I think safety comes as much from really being part of your neighborhood (as in, knowing your neighbors and being involved) as it does from the specific neighborhood you live in. My neighborhood is "transitional" in a slightly different way -- it's turning over, from one generation to the next. We're also pretty diverse, with a range of ages, incomes and ethnicities -- although we're probably still all within a certain range, I like that we've got an interesting mix and I feel generally safe because I know my neighbors and they know me. My recent post Fridays 5- Parents Say the Strangest Things


Thursday 9th of September 2010

I have lived in a place that was very transitional and loved it. It was and still is a very up and coming neighborhood in Los Angeles. A place where there was a drive by shooting across the street from where I lived, cars broken into, police helicopters circulating most nights. A place where all the hipsters live, where there's never parking available and all the cool bars and restaurants are. I personally never had a bad experience, besides the shooting in mid daylight, but they were blanks. We now live in a very safe planned community that is quite the opposite. My friends from my old neighborhood would never live in an area like this because it's not considered diverse, there's no cool independent coffee shop on every corner, but instead a Starbucks and it's prominently white. I feel very safe here though and didn't feel so safe in my transitional neighborhood. I would never want to raise my child in an area like I had lived before, although many people do. I feel extremely grateful that I live in such a clean, safe area. Two days ago we came back from a walk and I left my $400 BOB stroller out front with my wallet in the back, which included LOTS of cash for the weeks groceries. I totally forgot to put it inside and realized this the next morning when I went downstairs to get my wallet out of the stroller. The stroller wasn't in my garage and I realized I had left it outside and expected it to be gone. It was exactly where I had put it and the wallet was still there with all grocery money in the wallet. This would NEVER have happened in my transitional neighborhood. I could guarantee that. The stroller and wallet would have been history. I think it's great that there are transitional neighborhoods like yours, but I love my safe planned community. I guess you can say I'm living in a bubble, which is fine with me!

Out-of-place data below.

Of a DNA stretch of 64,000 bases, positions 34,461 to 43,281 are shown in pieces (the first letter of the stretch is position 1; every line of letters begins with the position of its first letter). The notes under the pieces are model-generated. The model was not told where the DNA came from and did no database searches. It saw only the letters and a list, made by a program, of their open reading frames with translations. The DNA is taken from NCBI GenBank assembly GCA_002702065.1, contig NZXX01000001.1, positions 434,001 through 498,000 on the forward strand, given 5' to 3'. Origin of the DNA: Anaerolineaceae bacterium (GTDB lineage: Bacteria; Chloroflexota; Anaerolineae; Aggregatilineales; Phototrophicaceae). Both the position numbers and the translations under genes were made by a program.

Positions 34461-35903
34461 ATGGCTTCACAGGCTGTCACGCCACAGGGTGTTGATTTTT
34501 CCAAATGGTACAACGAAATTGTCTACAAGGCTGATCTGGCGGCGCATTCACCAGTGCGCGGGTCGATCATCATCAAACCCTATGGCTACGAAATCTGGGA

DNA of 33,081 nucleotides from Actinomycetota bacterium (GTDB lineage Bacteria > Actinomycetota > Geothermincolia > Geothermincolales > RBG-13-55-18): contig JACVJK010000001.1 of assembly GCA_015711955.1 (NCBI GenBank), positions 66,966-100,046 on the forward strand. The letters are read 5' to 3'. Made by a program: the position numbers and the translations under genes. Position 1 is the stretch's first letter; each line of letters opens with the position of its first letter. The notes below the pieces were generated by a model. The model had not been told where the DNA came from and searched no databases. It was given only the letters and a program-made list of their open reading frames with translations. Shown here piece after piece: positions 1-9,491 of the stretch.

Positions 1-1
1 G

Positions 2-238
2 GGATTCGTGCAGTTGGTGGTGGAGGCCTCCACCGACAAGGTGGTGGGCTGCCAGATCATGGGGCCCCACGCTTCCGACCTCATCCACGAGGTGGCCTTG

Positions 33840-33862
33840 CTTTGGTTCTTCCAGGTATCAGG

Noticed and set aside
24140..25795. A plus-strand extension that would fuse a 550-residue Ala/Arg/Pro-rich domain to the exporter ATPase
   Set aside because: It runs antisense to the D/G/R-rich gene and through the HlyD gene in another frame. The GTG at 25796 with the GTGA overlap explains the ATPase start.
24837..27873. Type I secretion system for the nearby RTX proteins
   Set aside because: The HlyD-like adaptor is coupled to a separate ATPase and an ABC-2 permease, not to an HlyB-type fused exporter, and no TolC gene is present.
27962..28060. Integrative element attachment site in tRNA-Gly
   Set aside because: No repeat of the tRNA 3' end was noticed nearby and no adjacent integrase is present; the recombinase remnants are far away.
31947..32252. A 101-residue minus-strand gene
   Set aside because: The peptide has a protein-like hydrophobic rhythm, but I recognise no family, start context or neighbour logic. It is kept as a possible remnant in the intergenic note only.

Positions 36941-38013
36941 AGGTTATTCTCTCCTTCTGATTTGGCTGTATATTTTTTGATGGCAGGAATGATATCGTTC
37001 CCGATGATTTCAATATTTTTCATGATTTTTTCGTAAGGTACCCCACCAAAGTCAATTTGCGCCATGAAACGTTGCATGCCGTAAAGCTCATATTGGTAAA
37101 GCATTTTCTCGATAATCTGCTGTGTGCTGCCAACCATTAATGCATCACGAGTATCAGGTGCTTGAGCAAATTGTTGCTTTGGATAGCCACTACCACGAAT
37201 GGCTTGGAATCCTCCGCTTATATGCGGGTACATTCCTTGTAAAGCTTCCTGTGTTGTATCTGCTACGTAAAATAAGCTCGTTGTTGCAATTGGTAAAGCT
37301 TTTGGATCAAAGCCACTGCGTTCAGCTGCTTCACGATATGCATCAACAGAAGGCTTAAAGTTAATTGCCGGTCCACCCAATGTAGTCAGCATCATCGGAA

Wednesday 8th of September 2010

Hmm. My comment vanished! I'll try again.

It seems that most violence happens within the home, so I don't see a transitional neighborhood as increasing the risk of violence. If anything, you are less of a target of home robbery.

We love our neighborhood and being white and a minority has done wonders for challenging my assumptions and insecurities. My recent post Under the Waterfall - Postpartum Drowning


Wednesday 8th of September 2010

Weird about the comment! I am starting to wonder about this system...and yeah I agree that I have been really challenged in my mindset in awesome ways being here. It's one thing to say you believe things, it's quite another to live them out. Very humbling.